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Tardis, n.

Keywords:
Quotations:
Pronunciation: 
Brit. Hear pronunciation/ˈtɑːdɪs/
U.S. Hear pronunciation/ˈtɑrdəs/
Forms:  1900s– TARDIS, 1900s– Tardis, 1900s– tardis. (Show Less)
Frequency (in current use):  Show frequency band information
Origin: Formed within English, as an acronym. Etymon: English TARDIS.
Etymology: < TARDIS (acronym < Time And Relative Dimension (or Dimensions) In Space), the name in the science-fiction BBC television series Doctor Who (first broadcast in 1963) of a time machine outwardly resembling a police telephone box, yet inwardly much larger.
Chiefly British.

 1. In similative use, esp. as the type of something with a larger capacity than its outward appearance suggests, or with more to it than appears at first glance. Cf. Tardis-like adj. and adv. at Derivatives.

1969   Times 29 Mar. 22/3   His best poems are like Doctor Who's Tardis, the solid streetcorner policebox, which actually contains a sidereal spaceship.
1985   Irish Times 4 May 19/6   So presumably, giraffes, on some Einsteinian principle of time and space, like the Tardis, have more volume inside than simple Euclidian outside measurements would indicate.
2000   Observer 23 July 7/4   This ground..is like a Tardis, transporting me back to the days of playing in front of stately homes or in some noble lord's grounds.
2008   L. Zetter Lobbying iv. 124   10 Downing Street is like the ‘TARDIS’—it is much bigger inside than it looks on the outside.

1969—2008(Hide quotations)

 
 2. In allusive use.

 a. Something seemingly from either the past or the future; (also) a means of apparently travelling through time.

1975   Observer 5 Jan. 15/5   Not so long ago we were justified in seeing the granite fortress of St Andrews as a kind of Tardis. Step through the door and you were transported back in time to the early twenties.
1988   New Musical Express 24 Dec. 33   The shiny streamlined tardis of Kraftwerk.
1990   Pink Paper 4 Aug. 12/4   This is the perception that comes from the Tardis that seems to be New Scotland Yard, timewarped in the nineteen-sixties.
2010   K. Atkinson Started Early, took my Dog 296   He thought he had been in the bin for hours but it was less than two. Not a wheelie-bin but a Tardis.

1975—2010(Hide quotations)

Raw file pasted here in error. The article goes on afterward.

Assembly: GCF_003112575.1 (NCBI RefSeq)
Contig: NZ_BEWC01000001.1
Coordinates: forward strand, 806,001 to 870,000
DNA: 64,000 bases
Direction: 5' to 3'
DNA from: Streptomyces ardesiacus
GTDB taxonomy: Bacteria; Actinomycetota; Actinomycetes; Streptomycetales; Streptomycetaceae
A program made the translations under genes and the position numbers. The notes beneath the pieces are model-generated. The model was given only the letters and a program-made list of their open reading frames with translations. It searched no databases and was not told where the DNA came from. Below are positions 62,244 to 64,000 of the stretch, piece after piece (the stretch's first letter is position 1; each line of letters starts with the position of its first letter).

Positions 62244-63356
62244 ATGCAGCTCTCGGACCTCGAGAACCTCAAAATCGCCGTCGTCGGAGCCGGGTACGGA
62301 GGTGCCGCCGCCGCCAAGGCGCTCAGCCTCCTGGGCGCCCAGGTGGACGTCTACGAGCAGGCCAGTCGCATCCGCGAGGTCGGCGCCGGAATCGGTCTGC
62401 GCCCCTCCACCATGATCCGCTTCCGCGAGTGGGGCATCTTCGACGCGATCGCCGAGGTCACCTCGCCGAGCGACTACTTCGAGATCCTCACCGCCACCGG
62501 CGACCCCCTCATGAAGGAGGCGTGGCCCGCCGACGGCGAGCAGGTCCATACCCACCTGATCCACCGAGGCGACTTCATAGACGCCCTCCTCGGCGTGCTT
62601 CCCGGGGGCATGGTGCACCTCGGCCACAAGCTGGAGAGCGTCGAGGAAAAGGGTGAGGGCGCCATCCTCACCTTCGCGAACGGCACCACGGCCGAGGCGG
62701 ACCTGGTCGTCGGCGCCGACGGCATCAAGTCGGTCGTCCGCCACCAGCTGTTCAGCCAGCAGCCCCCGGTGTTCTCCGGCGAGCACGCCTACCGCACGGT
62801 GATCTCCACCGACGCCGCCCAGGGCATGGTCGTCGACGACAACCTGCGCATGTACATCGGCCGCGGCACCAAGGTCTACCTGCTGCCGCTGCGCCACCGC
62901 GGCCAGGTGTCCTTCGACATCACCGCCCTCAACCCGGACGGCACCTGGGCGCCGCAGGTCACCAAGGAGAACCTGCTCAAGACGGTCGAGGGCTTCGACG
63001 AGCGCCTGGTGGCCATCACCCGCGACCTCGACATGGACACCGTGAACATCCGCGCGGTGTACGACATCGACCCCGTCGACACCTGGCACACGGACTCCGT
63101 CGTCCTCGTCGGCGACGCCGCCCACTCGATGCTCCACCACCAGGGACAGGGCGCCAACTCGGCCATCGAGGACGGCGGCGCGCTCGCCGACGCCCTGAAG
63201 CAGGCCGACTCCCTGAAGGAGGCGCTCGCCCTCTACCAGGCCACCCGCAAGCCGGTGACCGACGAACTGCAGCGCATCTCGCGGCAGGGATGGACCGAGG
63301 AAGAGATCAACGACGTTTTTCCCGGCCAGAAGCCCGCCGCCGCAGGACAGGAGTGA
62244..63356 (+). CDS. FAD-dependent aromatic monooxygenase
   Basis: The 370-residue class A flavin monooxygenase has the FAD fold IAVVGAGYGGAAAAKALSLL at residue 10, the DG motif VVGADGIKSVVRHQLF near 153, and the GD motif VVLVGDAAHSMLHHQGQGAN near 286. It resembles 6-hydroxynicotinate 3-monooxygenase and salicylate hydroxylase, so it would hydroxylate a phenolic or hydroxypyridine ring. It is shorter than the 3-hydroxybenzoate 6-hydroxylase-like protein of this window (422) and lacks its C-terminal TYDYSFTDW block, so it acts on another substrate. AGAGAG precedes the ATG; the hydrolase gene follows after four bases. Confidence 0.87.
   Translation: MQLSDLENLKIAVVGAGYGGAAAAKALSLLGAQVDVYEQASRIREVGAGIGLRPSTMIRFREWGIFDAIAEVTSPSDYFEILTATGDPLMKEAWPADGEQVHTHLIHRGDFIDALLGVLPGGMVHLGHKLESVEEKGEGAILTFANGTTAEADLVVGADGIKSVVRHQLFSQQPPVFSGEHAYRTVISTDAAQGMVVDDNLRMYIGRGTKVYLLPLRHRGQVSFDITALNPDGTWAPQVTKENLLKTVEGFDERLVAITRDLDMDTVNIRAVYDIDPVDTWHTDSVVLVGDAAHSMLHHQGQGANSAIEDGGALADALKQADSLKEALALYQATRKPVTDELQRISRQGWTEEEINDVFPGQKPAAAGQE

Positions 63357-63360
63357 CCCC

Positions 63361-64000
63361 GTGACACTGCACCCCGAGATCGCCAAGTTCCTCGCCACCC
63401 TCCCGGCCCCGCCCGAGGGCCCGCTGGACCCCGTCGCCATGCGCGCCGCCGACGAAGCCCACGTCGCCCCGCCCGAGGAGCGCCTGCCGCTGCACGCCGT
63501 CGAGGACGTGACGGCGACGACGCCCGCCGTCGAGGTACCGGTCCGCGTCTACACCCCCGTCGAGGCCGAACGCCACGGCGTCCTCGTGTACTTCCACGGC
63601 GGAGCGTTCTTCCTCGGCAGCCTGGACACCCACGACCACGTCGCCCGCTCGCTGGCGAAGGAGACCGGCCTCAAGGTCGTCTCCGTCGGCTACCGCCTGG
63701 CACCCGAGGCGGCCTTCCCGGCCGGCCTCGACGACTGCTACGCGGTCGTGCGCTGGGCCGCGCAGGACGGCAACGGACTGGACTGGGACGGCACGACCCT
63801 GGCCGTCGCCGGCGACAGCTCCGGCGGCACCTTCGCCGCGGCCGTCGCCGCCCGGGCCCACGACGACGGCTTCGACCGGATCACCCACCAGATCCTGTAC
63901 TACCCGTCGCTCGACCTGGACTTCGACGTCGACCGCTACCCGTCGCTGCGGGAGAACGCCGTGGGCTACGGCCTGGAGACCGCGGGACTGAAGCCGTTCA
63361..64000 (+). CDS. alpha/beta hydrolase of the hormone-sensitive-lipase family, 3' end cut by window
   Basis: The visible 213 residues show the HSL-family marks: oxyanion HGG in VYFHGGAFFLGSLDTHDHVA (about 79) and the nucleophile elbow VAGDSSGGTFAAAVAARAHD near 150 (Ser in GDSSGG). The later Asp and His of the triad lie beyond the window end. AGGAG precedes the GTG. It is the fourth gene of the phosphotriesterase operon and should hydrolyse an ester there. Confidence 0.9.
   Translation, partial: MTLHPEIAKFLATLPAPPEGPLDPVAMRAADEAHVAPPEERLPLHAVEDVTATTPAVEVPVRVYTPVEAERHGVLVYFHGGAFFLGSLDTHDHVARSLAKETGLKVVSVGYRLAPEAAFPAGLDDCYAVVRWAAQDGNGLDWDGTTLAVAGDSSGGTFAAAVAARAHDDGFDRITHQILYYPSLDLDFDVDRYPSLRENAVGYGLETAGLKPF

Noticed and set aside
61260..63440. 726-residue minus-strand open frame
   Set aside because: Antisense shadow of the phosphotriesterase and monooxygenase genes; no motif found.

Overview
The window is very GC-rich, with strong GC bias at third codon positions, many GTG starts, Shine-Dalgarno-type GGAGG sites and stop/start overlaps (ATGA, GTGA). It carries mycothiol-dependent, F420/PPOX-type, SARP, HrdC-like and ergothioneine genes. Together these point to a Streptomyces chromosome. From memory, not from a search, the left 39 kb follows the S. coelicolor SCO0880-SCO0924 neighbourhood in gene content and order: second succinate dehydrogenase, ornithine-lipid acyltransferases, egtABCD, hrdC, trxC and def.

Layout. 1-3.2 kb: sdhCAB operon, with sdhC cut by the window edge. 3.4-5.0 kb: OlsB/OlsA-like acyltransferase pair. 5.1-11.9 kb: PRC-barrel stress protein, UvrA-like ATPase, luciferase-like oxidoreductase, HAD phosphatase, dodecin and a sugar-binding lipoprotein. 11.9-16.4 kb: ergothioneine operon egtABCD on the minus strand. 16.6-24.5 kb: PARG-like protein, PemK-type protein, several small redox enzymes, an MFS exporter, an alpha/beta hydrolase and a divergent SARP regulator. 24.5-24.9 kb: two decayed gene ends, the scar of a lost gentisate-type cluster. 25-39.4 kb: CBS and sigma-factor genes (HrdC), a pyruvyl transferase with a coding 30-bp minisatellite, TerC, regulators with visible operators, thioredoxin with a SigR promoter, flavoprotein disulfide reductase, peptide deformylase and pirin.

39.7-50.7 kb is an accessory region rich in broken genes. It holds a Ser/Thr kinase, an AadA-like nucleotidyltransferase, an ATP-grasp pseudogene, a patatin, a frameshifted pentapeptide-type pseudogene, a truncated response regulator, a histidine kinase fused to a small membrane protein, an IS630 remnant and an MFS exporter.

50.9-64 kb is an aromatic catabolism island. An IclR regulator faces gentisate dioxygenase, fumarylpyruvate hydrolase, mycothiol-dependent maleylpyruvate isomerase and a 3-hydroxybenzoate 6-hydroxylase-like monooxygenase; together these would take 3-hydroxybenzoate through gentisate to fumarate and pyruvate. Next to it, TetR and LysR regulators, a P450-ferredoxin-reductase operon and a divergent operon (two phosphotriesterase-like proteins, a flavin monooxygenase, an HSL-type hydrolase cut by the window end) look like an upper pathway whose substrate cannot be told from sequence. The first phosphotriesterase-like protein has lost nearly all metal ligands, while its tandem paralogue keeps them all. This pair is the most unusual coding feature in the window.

b. Something with a larger capacity than its outward appearance suggests, or with more to it than appears at first glance; spec. a building, etc., that is larger on the inside than it appears from the outside.

1983   Guardian 5 Mar. 11/3   From the outside it looks small and hutlike—a sort of Welsh Dr Who's Tardis—giving no hint of what you see once through the door.
1985   Christian Sci. Monitor 30 Apr. 35   It's..a tardis of a poem, unassuming, but renewing, roomy, opportune.
1999   J. Preece Good Beer Guide 111/2   A Tardis of a pub—the small frontage conceals a long pub, half serving as a restaurant (a good vegetarian selection).
2006   R. Stubbs Bhumdi & Beyond xxi. 150   A boat is not a Tardis and conditions are, well, tight.

1983—2006(Hide quotations)

 

Derivatives

 

  ˈTardis-like adj. and adv.

1984   Motor 12 May 9/1 (advt.)    The line of the new Alfa 33 is a product of advanced mathematics. Computer calculations that created a compact aerodynamic style..and roomy, ‘Tardis’ like interior.
1985   Circa No. 20. 28/2   The flat diagrammatic figures seemed unresolved, their cryptic markings suggesting that they were materialising and dematerialising, Tardis-like.
2000   P. McCarthy McCarthy's Bar viii. 151   Small family homes that, Tardis-like, have miraculously created the space to accommodate big-boned American families.
2011   Daily Star (Nexis) 12 Oct. 40   Today's models [of caravan] are Tardis-like, managing to include an impressive array of fixtures and fittings.

1984—2011(Hide quotations)

 

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    This is a new entry (OED Third Edition, June 2002; most recently modified version published online December 2020).

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